The tourbillon is one of watchmaking’s most fascinating achievements. Effectively, it involves the balance rotating around its axis in a cage. This not only provides a visual spectacle on the dial: the constant rotation also reduces the influence of gravity on the oscillating system and increases the watch’s accuracy.
The Portugieser Tourbillon Rétrograde Chronograph (Ref. 3940)
This model combines a flying minute tourbillon at 6 o’clock with a retrograde date display at 9 o’clock and a flyback chronograph. The model is available in two versions, both limited to 50 watches. One is housed in an 18-carat Armor Gold® case with a blue dial featuring the maritime inspired design cues of the Boutique Editions. Thanks to its improved microstructure, this innovative new material has considerably higher hardness values than traditional 5N gold alloys. A second version is available in platinum.
The IWC-manufactured 89900 calibre is self-winding and builds up a power reserve of 68 hours. The chronograph displays stopped hours and minutes in a single totaliser at 12 o’clock. Thanks to its hacking tourbillon, the watch can be stopped completely, allowing the time to be set with down-to-the-second accuracy. The pallet lever and escape wheel are treated with Diamond Shell® technology, giving it an extremely hard surface that reduces friction and improves the flow of energy in the movement.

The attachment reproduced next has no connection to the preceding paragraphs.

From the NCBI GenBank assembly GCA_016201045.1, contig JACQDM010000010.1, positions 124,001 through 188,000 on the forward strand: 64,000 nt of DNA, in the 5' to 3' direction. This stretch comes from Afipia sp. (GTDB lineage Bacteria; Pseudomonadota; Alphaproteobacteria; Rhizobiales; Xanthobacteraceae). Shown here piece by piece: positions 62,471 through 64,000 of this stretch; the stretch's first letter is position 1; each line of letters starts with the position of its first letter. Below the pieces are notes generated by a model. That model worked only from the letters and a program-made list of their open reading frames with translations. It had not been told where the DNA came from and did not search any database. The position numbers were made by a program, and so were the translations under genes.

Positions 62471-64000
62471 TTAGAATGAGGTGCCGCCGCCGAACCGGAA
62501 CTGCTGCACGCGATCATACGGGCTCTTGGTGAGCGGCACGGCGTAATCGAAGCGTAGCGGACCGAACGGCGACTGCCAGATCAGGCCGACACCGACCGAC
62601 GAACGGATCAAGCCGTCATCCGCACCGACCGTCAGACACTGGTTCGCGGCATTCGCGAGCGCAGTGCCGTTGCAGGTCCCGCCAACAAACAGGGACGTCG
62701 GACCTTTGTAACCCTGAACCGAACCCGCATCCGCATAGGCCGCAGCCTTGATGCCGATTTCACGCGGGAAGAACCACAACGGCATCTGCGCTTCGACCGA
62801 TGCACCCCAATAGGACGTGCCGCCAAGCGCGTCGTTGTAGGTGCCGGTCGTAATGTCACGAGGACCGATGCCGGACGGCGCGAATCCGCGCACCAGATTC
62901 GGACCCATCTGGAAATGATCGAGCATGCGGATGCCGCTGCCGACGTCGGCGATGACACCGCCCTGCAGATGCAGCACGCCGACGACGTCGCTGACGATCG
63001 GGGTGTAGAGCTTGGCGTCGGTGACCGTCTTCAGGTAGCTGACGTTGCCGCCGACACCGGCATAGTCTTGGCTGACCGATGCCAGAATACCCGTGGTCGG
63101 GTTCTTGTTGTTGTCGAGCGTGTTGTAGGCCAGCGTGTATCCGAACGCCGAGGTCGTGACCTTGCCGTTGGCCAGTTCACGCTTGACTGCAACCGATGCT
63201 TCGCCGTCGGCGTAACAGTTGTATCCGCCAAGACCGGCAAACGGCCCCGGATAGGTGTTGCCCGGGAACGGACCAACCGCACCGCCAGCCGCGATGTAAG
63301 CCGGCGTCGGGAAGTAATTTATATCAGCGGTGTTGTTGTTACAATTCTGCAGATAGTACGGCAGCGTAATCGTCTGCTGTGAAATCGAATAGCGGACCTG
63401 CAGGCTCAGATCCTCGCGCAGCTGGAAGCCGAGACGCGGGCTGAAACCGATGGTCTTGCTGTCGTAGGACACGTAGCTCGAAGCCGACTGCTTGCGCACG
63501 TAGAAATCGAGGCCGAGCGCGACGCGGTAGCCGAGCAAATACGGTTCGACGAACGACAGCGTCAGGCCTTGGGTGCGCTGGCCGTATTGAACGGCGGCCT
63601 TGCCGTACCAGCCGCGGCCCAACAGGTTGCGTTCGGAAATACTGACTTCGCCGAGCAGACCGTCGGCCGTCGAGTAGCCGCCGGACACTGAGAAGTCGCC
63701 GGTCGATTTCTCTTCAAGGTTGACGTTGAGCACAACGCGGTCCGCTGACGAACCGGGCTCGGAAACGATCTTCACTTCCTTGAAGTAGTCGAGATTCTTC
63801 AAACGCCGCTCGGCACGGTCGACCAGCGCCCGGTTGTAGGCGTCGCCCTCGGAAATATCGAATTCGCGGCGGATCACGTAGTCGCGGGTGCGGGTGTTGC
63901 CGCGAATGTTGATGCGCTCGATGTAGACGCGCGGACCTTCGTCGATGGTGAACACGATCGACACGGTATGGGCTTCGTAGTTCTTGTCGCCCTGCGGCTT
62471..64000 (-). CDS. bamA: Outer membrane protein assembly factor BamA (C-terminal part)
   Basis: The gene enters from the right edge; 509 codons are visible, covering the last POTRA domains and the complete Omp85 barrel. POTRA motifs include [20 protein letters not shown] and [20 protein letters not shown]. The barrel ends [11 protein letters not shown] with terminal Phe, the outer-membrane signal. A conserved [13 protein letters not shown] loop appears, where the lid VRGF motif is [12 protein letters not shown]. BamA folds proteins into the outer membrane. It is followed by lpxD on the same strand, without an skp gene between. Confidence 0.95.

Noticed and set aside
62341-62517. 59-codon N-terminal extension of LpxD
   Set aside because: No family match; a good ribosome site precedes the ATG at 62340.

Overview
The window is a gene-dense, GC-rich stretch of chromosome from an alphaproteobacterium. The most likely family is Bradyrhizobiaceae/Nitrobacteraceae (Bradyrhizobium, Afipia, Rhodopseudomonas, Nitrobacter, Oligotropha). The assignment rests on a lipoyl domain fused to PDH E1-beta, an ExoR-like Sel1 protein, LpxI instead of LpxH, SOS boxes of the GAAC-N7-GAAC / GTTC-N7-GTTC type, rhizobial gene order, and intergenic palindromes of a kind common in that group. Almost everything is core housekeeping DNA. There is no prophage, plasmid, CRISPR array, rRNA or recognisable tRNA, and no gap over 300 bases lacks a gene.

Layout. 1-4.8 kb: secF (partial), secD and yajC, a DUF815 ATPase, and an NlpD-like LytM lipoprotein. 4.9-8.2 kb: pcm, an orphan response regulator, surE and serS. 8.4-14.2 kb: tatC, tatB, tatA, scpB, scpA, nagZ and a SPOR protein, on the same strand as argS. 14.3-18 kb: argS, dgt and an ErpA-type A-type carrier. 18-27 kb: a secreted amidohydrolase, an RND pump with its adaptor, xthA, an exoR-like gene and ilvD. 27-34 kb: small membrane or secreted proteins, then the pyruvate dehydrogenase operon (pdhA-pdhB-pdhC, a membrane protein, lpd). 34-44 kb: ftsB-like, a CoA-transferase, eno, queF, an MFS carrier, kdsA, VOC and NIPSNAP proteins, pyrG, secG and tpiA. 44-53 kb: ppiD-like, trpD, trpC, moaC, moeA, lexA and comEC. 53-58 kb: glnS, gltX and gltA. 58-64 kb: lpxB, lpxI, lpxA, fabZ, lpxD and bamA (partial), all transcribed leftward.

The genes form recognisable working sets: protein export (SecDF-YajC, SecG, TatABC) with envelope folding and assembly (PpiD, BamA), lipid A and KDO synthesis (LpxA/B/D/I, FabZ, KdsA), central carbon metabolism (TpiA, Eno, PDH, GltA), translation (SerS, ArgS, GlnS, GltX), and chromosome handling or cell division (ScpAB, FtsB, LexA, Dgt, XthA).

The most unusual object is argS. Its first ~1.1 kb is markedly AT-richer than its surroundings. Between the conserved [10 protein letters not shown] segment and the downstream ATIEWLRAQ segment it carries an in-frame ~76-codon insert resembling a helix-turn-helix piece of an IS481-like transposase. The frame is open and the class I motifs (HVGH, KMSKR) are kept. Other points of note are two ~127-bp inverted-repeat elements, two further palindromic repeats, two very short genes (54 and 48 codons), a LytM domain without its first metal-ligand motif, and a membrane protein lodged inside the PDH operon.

The Portugieser Perpetual Calendar Tourbillon (Ref. 5045)
This piece brings together the two complications that give the watch its name. Two References are available, both limited to 50 each. One will be available as a Boutique Edition with an 18-carat Armor Gold® case, while the second will be available in platinum.
The IWC-manufactured 51950 calibre combines a perpetual calendar with a tourbillon that has 82 individual parts and weighs only 0.635 grams. To make it visible at 12 o’clock, the calendar module’s advance ring was opened, and the moon phase integrated into the month display at 6 o’clock. With its 18-carat gold rotor, the automatic winding system builds up a large, seven-day power reserve. The perpetual calendar’s mechanical programme automatically recognises the different lengths of the months and adds an extra day at the end of February every four years. The moon phase display is so precise that it will need adjusting by one day after 577.5 years